Did you miss out on the Cutlass Decade? Do you wish you could still get one? Well, sadly, that isn’t in the cards, but one thing you CAN do, if you’re so inclined, is snag this burnt orange survivor. Such a deal!
Sometimes I will spy a CC from the road, and for whatever reason, not stop. This has come to bite me on the butt on several occasions, such as the ’86 Volvo 740 Turbo that once belonged to a family friend. It had been parked in the same lot for years, and I saw it only two weeks ago, but didn’t stop. Well, this morning at the junkyard, what did I see, but that very same car, in the new arrivals section. Drat!
So fresh from that experience, this afternoon I finally pulled the Town Car off to the side of the road to get a few shots of this surviving Barney Miller-era Olds. I have been passing it for weeks, so it was about time!
I won’t rehash the downsized A-body and A-Special story, but in a nutshell, these Colonnade replacements may not have been quite as sharp as the 1976-77 model to me, but they did look good–and sold well! With their newly de-flabbed chassis and sheetmetal, they handled better than ever–though most folks in the Cutlass Brigade were more interested in silence and comfort.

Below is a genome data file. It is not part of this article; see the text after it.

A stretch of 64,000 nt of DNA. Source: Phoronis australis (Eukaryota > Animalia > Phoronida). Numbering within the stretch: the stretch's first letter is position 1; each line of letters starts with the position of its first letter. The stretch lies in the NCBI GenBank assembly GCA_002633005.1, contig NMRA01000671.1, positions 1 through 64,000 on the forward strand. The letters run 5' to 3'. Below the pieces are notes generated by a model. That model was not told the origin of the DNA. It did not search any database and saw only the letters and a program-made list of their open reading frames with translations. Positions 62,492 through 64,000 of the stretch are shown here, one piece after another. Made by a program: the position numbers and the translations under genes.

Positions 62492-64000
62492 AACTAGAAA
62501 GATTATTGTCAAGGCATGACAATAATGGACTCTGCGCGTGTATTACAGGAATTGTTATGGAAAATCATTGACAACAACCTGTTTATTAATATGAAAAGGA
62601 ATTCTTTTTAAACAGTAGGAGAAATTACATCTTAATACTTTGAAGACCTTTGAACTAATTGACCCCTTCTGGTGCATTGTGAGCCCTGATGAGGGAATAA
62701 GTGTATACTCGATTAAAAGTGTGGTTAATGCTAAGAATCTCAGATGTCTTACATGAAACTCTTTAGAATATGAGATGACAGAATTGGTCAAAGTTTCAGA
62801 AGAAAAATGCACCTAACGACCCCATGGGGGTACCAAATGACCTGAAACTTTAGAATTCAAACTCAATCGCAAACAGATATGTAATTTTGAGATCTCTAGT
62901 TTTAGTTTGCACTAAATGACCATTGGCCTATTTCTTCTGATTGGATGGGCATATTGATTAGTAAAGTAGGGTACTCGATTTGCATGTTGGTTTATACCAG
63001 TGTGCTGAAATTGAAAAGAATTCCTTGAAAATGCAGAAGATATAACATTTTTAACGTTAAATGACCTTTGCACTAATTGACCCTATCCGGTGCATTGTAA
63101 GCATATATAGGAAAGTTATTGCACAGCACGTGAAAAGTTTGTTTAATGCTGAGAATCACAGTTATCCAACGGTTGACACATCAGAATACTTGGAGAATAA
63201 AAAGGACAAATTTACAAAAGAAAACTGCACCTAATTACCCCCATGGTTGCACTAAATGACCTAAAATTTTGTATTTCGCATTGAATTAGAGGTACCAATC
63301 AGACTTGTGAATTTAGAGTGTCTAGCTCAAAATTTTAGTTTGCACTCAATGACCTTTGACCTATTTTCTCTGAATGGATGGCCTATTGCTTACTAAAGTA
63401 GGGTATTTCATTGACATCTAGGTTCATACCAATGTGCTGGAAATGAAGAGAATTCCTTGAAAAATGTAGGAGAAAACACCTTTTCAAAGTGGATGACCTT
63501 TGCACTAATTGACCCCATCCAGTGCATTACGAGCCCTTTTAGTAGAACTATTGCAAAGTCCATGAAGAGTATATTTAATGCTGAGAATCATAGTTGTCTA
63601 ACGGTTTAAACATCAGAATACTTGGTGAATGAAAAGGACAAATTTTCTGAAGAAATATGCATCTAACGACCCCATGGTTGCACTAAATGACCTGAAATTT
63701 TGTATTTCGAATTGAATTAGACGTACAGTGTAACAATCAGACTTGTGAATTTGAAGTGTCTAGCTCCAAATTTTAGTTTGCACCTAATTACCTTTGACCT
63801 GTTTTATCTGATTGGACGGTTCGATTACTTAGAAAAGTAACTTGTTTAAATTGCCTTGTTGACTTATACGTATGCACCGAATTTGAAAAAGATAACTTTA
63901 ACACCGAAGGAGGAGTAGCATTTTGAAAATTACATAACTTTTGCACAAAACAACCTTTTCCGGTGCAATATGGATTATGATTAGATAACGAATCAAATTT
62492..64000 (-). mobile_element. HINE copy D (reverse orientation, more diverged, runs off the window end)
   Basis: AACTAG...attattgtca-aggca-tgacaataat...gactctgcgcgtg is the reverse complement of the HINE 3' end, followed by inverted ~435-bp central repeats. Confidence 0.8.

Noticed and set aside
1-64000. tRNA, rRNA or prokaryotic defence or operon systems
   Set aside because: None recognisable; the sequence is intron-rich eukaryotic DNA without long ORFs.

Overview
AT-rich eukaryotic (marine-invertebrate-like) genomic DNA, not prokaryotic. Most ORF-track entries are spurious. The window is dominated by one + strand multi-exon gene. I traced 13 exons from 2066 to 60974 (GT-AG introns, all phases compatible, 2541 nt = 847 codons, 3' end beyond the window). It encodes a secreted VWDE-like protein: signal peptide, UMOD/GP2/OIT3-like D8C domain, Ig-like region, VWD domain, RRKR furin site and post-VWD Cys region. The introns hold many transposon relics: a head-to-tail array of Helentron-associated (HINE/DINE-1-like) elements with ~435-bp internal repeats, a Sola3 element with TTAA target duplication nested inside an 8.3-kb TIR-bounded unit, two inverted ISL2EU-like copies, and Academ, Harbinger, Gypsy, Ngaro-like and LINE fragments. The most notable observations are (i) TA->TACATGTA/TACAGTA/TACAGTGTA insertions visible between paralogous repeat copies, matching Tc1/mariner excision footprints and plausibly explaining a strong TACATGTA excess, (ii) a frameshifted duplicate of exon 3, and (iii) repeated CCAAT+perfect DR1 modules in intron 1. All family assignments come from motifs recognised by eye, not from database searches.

This one does not have the Brougham trim level, so no poofy, floating-pillow seats to coddle you, but it did have the optional Landau roof! A Brougham-poster?
This car was not mint, but was not really banged up either. Yes, it had a splitting driver’s seat, the ever-common Multi-Fade interior components, and some rust, but it still looked serviceable. Just hop in and drive away!
The back seat was clean too. For those of you too young to remember, that is a collapsible ashtray in the back of the driver’s seat. Ashtrays were once as important in cars as cupholders are today! It was a different time.
This example earned extra points from me with what appeared to be original paint and pinstriping. And those color-keyed Super Stock wheels are always a plus!
73,000 miles is not bad, if it is original. It would have been nice if the info sheet said whether it had the 231 V6 or 350 Olds. I was too lazy to crawl under the car. Obviously the original asking price was about as firm as warm Jello, as the windshield now proclaims “$800 Firm”.
Other than a little rust in the rear quarters and rear bumper, this looked like a solid driver–driver’s door crease notwithstanding. Not a show car, but a little TLC and compounding could make for a very nice driver. Hope it finds the right caretaker, and not someone who will put chrome Conestoga wheels and pearlescent pink paint with purple polka-dots on it!